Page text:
- 教育社会学研究 (ISSN:03873145)
- vol.52, pp.157-177, 1993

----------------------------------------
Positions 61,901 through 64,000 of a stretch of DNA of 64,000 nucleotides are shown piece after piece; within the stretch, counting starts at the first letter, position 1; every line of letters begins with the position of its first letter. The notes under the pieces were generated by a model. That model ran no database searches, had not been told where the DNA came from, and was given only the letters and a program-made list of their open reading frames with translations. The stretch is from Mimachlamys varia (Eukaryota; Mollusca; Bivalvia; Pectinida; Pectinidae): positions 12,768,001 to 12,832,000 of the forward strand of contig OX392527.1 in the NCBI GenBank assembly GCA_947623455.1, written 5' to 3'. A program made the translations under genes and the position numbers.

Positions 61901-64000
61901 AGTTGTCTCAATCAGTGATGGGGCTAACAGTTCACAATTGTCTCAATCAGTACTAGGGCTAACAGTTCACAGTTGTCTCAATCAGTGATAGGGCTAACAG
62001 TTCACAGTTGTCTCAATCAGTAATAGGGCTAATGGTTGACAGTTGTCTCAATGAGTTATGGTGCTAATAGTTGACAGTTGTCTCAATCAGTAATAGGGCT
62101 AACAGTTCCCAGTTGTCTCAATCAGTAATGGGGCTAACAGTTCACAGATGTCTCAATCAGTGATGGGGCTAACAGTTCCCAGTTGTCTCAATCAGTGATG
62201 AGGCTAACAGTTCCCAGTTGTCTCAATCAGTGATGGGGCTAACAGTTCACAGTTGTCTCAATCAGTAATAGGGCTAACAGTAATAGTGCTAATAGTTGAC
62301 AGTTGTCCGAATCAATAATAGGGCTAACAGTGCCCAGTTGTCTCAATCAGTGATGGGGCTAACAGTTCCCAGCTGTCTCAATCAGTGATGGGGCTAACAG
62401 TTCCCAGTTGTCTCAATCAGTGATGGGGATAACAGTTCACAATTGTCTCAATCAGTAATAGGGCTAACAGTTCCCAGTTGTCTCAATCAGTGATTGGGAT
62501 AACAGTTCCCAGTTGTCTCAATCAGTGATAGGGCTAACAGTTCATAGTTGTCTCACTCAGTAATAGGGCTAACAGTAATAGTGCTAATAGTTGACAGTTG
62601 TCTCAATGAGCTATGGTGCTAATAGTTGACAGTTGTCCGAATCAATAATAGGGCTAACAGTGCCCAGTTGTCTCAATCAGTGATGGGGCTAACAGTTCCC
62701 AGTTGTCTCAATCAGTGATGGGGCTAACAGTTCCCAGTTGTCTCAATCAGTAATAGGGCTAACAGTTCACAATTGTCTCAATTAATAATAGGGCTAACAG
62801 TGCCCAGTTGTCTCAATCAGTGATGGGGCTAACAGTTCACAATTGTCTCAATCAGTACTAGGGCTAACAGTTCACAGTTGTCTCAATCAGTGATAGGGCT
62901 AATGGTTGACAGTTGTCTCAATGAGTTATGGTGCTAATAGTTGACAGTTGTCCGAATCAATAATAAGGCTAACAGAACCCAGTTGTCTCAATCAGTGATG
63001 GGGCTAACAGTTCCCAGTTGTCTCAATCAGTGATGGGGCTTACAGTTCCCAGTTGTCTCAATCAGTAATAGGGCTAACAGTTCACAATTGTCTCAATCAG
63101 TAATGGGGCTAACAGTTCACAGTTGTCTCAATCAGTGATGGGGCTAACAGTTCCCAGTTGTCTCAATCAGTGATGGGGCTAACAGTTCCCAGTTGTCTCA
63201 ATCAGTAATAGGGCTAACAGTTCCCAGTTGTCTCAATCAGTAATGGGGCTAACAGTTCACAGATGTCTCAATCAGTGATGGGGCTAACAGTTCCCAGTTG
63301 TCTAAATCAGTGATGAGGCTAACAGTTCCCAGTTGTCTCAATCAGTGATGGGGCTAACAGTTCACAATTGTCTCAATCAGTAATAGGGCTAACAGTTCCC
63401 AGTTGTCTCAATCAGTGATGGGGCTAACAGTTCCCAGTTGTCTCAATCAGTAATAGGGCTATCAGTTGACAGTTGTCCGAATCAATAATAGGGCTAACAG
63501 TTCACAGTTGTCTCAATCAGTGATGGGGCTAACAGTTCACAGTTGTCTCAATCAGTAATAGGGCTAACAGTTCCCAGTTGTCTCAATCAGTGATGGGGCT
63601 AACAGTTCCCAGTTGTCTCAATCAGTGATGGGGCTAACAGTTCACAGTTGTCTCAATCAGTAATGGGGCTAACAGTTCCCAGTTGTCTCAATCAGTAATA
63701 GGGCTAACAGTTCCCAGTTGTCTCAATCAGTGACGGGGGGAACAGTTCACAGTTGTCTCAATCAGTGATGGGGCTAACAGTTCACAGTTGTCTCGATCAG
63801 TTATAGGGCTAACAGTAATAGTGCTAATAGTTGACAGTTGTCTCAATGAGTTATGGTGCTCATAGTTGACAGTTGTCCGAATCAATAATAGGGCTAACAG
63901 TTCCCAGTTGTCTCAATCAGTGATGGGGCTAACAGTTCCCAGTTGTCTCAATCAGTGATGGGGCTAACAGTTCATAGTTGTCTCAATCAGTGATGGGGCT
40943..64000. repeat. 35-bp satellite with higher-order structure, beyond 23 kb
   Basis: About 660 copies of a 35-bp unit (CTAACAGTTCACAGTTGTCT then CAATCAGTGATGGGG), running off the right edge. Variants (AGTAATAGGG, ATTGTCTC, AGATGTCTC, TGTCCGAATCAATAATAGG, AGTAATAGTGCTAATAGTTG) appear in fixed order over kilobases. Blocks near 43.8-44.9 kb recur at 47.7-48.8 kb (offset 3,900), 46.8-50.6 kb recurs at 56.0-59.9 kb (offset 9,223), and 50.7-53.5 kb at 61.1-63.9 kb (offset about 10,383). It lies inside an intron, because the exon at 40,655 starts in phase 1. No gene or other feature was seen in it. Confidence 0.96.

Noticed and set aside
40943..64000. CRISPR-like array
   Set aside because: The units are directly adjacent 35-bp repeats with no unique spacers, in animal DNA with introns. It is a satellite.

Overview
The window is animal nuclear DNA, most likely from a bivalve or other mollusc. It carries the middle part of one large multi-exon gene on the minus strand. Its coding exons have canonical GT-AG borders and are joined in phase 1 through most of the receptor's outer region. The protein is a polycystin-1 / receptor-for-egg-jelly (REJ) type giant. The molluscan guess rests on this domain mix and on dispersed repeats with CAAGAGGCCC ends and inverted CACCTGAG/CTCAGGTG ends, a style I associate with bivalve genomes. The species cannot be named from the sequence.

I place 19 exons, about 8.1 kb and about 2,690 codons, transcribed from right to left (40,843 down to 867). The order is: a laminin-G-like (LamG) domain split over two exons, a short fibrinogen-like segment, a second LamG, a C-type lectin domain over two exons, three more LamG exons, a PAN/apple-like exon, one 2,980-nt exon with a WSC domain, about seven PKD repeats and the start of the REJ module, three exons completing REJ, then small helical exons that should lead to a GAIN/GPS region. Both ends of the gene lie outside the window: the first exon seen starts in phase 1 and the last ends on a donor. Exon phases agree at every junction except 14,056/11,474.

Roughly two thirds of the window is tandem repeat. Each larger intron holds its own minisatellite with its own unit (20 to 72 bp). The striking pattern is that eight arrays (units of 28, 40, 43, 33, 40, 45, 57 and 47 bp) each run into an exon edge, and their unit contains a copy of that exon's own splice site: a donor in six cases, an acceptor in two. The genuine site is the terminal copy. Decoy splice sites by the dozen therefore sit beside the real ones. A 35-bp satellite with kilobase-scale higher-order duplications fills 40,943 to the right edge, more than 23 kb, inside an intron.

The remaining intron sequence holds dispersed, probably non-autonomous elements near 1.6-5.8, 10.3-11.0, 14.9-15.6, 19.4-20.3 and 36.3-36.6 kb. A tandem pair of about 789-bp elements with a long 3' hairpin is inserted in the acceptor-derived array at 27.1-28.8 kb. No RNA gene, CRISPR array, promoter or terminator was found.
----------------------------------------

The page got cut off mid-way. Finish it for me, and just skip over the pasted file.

It has been pointed out that, in both Japanese and Western research to date, gender has been largely left unexamined. In most studies of subcultures, girls are either invisible, peripheral, or stereotyped. More importantly, these studies have not considered the significance of gender. The influences of class and academic achievement can not be studied separately from the school culture as a whole. Gender is an important influence on development and behavior that is both intricately tied to achievement and complicates the influence of class background. We need to suggest ways in which gender is constructed within school cultures. In this paper, I will refer to subcultures studied through a gender framework as "gendered subcultures". Studies on gendered subcultures examine their organization and functioning, and also their influences on the formation of gender identity and the persistence of gendered culture. In my ethnographic research at a girls' high school, I found that students described themselves as differentiated into 4 groups : a "study group", an "otakkee (a Japanese word which means mania for comics, drama, fortune telling, or other unusual hobbies) group", an "ordinary group" and a "yankee group" (students who exhibit the most anti-school feelings). These groups differ, for example, in the way they accommodate or resist school rules, the way they wear their uniforms, the way they spend their time outside school, the content of their conversations, their degree of commitment to school work, and sex role behaviors and career plans. Students in the academic groups dress according to school rules, for example, wearing the required skirt length. Girls in the yankee groups remade their unifofms, lowering their necklines and shortening their skirts. More importantly, they also criticized each other's ways of demonstrating femininity. Students in the yankee groups criticized students in the academic groups for being snots and not pretty or attractive to boys, while yankee group students were criticized even more bitterly for being sexy and gaudy. These differences, unlike those observed in previous studies of subcultures, can be clearly seen as closely connected to gender construction. And a particular gender is tied to a particular subculture. Within the school, yankee group students are in a weak position not only because they are generally academically 'failing' students but also because the school excludes this kind of femininity. It is comfirmed that there is a criterion of appropriate feminine behavior as well as of academic achivement. Moreover, this criterion is exactly the same as that of social reputation. Thus, girls in the yankee groups are excluded twice.